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Book of Enoch

Book of Enoch
The older sections (mainly in the Book of the Watchers) are estimated to date from about 300 B.C., and the latest part (Book of Parables) probably was composed at the end of the first century B.C.[2] It is wholly extant only in the Ge'ez language, with Aramaic fragments from the Dead Sea Scrolls and a few Greek and Latin fragments. For this and other reasons, the traditional Ethiopian belief is that the original language of the work was Ge'ez, whereas non-Ethiopian scholars tend to assert that it was first written in either Aramaic or Hebrew; E. Isaac suggests that the Book of Enoch, like the Book of Daniel, was composed partially in Aramaic and partially in Hebrew.[3]:6 No Hebrew version is known to have survived. The authors of the New Testament were familiar with the content of the story and influenced by it:[4] a short section of 1 Enoch (1 En 1:9) is quoted in the New Testament (Letter of Jude 1:14–15), and is attributed there to "Enoch the Seventh from Adam" (1 En 60:8). Peter H.

Jubilees The Book of Jubilees, sometimes called Lesser Genesis (Leptogenesis), is an ancient Jewish religious work of 50 chapters, considered canonical by the Ethiopian Orthodox Church as well as Bete Israel (Ethiopian Jews), where it is known as the Book of Division (Ge'ez: Mets'hafe Kufale). Jubilees is considered one of the pseudepigrapha by Protestant, Roman Catholic, and Eastern Orthodox Churches.[1] It was well known to Early Christians, as evidenced by the writings of Epiphanius, Justin Martyr, Origen, Diodorus of Tarsus, Isidore of Alexandria, Isidore of Seville, Eutychius of Alexandria, John Malalas, George Syncellus, and George Kedrenos. The text was also utilized by the community that originally collected the Dead Sea Scrolls. It was so thoroughly suppressed in the 4th century that no complete Hebrew, Greek or Latin version has survived. There is conjecture among western biblical scholars that Jubilees may be a rework of material found in the canonical books of Genesis and Exodus.

Meqabyan I, II, and III Meqabyan (Ge'ez: መቃብያን, sometimes spelled Makabian) are three books in the Ethiopian Orthodox Old Testament Biblical canon. Although these books are completely different in content from the books of Maccabees in Catholic and Eastern Orthodox Bibles, they are sometimes referred to as Ethiopic Maccabees or Ethiopian Maccabees. The "Maccabees" described in these books are not those of the Hasmonean dynasty, and the "Five Holy Maccabean Martyrs" here do not correspond to the martyred "woman with seven sons", who were also referred to as "Maccabees" and are revered throughout Orthodoxy as the "Holy Maccabean Martyrs".[1] These three books long existed only in Ethiopic, but have recently been translated into standard English by Feqade Selassie. The Book of First Meqabyan has 36 chapters. It begins: "In the days of the Moabites and Medes". References[edit] Feqade Selassie, Ethiopian Books of Meqabyan 1–3, in Standard English 2008, Lulu.com External links[edit]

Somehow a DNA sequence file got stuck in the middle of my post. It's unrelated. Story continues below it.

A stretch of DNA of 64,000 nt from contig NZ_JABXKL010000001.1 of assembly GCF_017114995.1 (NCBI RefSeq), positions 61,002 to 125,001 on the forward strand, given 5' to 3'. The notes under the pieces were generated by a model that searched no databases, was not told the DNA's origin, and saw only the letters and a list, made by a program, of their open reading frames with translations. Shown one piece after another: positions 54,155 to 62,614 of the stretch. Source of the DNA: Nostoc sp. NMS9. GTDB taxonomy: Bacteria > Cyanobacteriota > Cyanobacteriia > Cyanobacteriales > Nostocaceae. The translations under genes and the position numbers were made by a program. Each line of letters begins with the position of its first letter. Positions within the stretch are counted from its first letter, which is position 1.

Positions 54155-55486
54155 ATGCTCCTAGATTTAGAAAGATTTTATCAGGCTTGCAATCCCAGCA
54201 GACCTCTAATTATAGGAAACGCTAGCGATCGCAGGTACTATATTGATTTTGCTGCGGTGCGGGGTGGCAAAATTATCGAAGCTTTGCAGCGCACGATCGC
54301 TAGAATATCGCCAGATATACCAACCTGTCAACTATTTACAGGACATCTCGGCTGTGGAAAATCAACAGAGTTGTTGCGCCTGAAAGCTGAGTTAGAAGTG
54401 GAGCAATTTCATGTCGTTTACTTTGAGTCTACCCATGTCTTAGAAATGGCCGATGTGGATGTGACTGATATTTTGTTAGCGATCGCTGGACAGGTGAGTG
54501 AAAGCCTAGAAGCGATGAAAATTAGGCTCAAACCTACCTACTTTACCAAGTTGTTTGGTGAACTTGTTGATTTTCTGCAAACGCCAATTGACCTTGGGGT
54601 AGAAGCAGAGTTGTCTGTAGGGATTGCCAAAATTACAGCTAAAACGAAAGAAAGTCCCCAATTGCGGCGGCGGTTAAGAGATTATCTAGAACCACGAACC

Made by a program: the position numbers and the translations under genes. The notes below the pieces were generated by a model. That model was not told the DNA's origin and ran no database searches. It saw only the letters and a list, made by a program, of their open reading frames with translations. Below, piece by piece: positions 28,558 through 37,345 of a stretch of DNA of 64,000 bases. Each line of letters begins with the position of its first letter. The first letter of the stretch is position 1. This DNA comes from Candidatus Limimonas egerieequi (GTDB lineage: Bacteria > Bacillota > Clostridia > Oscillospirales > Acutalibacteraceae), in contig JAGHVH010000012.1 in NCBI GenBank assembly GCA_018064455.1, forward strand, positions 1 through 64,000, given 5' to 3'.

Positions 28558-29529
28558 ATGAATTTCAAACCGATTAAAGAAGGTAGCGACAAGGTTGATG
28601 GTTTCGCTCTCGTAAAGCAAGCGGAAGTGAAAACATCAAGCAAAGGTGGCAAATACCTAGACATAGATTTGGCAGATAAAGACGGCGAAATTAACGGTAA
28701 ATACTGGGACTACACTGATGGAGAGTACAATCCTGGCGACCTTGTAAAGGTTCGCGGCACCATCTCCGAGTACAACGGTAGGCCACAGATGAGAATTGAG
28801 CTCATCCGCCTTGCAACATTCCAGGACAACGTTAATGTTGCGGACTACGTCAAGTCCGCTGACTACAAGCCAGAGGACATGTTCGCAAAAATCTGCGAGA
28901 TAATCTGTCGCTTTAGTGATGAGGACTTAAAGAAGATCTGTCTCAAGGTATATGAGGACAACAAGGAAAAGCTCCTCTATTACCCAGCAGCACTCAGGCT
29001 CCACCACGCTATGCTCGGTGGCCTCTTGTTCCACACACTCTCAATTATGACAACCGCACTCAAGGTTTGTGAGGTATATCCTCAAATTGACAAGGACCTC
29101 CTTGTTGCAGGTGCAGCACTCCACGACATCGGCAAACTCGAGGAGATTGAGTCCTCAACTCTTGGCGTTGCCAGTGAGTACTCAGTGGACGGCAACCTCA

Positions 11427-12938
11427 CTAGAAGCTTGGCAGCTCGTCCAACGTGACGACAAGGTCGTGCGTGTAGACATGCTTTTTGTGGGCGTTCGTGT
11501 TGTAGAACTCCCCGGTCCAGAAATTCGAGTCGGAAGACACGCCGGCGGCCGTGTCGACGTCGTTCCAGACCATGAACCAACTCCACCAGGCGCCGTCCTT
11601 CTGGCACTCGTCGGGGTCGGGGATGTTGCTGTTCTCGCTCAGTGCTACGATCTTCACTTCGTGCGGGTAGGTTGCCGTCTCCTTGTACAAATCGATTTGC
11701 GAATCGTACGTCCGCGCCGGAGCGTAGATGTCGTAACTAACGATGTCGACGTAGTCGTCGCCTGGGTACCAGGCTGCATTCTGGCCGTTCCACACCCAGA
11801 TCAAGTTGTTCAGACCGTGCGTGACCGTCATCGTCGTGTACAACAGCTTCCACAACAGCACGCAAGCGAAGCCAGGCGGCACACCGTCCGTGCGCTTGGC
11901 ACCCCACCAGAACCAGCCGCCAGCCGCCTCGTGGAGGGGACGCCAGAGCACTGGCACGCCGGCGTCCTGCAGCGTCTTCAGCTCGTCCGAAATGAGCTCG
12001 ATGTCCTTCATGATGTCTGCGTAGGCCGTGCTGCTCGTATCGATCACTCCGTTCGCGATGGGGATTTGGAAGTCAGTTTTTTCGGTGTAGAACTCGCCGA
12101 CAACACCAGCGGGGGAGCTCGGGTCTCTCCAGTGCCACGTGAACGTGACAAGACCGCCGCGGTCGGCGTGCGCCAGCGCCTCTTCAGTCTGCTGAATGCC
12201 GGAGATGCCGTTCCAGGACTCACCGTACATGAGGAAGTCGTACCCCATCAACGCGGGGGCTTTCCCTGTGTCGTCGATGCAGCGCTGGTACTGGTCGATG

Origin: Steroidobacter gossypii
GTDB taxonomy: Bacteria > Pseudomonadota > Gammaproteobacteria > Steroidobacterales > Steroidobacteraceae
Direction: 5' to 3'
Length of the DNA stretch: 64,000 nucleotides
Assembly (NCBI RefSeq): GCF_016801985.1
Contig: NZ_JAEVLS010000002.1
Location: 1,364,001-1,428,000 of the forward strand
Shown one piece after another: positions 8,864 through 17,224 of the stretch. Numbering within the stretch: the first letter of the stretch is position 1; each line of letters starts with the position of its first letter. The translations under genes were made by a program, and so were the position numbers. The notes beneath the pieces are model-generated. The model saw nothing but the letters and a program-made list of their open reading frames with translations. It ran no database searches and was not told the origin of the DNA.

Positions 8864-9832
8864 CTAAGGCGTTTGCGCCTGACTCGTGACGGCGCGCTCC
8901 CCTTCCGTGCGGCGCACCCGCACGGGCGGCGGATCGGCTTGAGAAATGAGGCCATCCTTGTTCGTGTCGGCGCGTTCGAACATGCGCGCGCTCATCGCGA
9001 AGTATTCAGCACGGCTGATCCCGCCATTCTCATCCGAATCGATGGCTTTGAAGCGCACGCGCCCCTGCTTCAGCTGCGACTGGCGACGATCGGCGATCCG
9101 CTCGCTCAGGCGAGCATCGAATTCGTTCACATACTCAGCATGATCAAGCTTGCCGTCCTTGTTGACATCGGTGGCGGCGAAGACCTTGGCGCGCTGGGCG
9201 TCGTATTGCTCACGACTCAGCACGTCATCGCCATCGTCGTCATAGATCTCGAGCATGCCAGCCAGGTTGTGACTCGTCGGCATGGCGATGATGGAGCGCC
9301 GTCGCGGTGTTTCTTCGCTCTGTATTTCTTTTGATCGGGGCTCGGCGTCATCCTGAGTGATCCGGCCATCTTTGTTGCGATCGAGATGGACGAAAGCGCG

Book of Genesis The Book of Genesis (from the Latin Vulgate, in turn borrowed or transliterated from Greek γένεσις, meaning "origin"; Hebrew: בְּרֵאשִׁית‎, Bərēšīṯ, "In [the] beginning") is the first book of the Hebrew Bible (the Tanakh) and the Christian Old Testament.[1] Structure[edit] Summary[edit] The Angel Hinders the Offering of Isaac (Rembrandt, 1635) God creates the world in six days. Later after the great flood, God divided the languages of the humans after they were deciding to live together and build a great towered city from atop of the heavens which displeased God. God instructs Abram (the future Abraham) to travel from his home in Mesopotamia (modern Iraq) to the land of Canaan. Sarah is barren, and tells Abraham to take her Egyptian handmaiden, Hagar, as a second wife. God tests Abraham by demanding that he sacrifice Isaac. Composition[edit] Abram's Journey from Ur to Canaan (József Molnár, 1850) Origins[edit] This leaves the question of when these works were created. Genre[edit] Themes[edit]